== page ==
It's drizzling and it's cold and although that may make it perfect ramen weather I get the feeling I'm not going to make it up to Mitsuwa Costa Mesa today to try again Tatsunoya's great Tonkotsu (I've had them last year at another Mitsuwa's Explore Diverse Flavor of Japan Cuisine Fair). But if you happen to be around the area and are curious of trying out an extremely velvety smooth bowl of rich but refined tonkotsu (with properly cooked firm noodles) definitely worth checking in.
I did drop by Mitsuwa Torrance yesterday though and had a chance to sample Kitahama Shoten's white miso - Shiro Miso Ramen. These guys are from Hakodate, Hokkaido. ♫は〜るばる来たぜトーランス〜。。。
I sort of had mixed feelings because the lighter unobtrusive Shiro Miso is often used in miso ramens of mom and pop shops scattered all around So. Cal. and I personally always prefered the more sharp and tangy variety blended with some red Aka Miso.
But knowing these guys were from Hokkaido it was guaranteed to be a much heartier bowl and I was right. The creamy bowl was mellow but very pleasantly naturally sweet, just greasy enough and not over the top with the use of lard.
Noodles a paler yellow, Chu-buto yaya chijire... (中部とややちじれ: medium thick, only slightly wavy). Perfectly cooked and springy.
At one point I almost forgot I was having a miso ramen how mild the miso was and it seemed to have a lot of tonkotsu traits (though I'm not sure what animal base the soup was made with).
It was a very well executed Miso Ramen where if I encountered it anywhere in California I'd be an extremely happy guy. But I thought it lacked a little impact for being a showcase at the Umaimono Gourmet Fair. To me the highlight of the bowl could've been the delicious fall apart pork Chashu. Delicious. They also served a Hakodate Shio Ramen which I was curious to try as well but passed this time around. I had to save my appetite for another bowl elsewhere.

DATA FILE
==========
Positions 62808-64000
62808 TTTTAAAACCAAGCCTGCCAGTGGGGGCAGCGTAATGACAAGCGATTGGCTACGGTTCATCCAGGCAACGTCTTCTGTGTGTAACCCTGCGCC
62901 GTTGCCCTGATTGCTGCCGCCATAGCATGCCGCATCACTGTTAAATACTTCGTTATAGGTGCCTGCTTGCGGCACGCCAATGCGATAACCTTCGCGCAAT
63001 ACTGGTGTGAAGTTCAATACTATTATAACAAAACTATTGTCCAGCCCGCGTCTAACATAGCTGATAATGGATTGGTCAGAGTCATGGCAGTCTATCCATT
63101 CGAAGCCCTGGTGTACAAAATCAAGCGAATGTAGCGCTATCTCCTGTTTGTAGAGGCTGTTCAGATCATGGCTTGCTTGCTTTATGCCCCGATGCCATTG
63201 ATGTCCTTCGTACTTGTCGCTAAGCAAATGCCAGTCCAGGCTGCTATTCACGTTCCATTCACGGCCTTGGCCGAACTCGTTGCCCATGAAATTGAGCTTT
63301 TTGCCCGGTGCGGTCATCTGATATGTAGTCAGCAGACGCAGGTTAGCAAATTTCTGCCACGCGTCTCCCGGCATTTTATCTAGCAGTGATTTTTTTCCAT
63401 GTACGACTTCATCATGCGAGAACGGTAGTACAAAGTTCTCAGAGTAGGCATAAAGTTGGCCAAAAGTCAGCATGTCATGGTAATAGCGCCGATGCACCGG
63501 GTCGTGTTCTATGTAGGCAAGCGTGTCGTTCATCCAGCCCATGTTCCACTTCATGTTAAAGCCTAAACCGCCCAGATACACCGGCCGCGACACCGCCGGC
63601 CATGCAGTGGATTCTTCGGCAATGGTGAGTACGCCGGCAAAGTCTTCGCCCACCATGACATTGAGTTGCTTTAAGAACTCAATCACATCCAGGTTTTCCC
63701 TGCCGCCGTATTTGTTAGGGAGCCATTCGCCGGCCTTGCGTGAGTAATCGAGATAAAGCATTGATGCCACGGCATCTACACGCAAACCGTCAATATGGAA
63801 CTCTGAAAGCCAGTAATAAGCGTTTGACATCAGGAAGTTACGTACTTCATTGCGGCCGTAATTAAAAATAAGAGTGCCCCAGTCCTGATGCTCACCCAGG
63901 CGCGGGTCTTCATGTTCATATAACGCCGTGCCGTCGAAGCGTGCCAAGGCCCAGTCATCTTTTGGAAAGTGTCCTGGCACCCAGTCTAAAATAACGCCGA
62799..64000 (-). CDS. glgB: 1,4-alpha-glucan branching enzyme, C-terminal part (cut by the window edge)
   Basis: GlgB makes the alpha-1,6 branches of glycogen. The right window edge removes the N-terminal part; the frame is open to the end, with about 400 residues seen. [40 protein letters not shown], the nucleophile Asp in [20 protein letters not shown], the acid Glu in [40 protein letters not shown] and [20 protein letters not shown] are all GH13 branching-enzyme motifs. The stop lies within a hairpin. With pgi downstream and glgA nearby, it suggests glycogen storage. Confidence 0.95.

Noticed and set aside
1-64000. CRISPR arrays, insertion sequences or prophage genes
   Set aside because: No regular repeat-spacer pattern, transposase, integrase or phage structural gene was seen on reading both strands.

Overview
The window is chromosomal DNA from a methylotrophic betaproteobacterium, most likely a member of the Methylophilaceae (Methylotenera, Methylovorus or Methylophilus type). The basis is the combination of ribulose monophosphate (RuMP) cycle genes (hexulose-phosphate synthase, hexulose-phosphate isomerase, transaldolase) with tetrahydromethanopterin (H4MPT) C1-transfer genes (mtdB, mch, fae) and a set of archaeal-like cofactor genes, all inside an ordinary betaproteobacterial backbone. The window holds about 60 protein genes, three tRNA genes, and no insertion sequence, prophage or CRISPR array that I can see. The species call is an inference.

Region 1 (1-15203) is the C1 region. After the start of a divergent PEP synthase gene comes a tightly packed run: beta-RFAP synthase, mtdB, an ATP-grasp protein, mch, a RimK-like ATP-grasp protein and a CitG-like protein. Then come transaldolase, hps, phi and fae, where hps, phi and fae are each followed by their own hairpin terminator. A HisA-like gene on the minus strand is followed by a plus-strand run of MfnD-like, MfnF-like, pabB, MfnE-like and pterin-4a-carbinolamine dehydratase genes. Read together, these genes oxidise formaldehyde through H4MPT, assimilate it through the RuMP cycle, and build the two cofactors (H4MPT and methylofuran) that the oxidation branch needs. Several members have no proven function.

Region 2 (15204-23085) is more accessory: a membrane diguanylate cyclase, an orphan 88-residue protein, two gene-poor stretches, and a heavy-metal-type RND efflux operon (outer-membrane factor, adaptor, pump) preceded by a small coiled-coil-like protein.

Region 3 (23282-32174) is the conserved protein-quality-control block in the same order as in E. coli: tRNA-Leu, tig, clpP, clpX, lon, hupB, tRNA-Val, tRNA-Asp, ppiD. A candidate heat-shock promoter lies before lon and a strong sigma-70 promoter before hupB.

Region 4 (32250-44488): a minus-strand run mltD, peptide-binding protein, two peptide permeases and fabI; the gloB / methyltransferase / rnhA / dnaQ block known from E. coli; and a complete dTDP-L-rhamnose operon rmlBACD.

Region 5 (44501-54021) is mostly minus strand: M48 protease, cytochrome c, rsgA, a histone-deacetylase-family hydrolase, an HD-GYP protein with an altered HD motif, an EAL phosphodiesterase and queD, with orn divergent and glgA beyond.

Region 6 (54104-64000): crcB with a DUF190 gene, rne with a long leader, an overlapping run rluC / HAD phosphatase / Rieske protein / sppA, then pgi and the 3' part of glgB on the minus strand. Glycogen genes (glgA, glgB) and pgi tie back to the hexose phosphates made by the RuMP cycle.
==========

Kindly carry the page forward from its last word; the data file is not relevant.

I came really early and had some time before 10:30AM when they'd start serving ramen so I sampled Utsunomiya Gyoza Tenou's seafood Japanese gyozas ($6.50).
Without saying they'd be best eaten right after frying and these were warm but not exactly piping or crispy. It had a nice chewy skin but the fillings weren't particularly memorable despite me eating three at a time (haha). I think these are done better justice purchasing frozen and cooked at home.
And since I was also curious of the Egg Salad Donut at Hamada-ya (Mitsuwa's in-house bakery) that I mentioned last week, here it is...
I'm not sure if the mayo evaporates in the baking process but it was rather dry inside.
It might be your cup of tea so don't want to discourage but next time I'm going for the Blue Cheese & Honey bread.
Mitsuwa Market (Torrance), 21515 Western Avenue, Torrance, CA 90501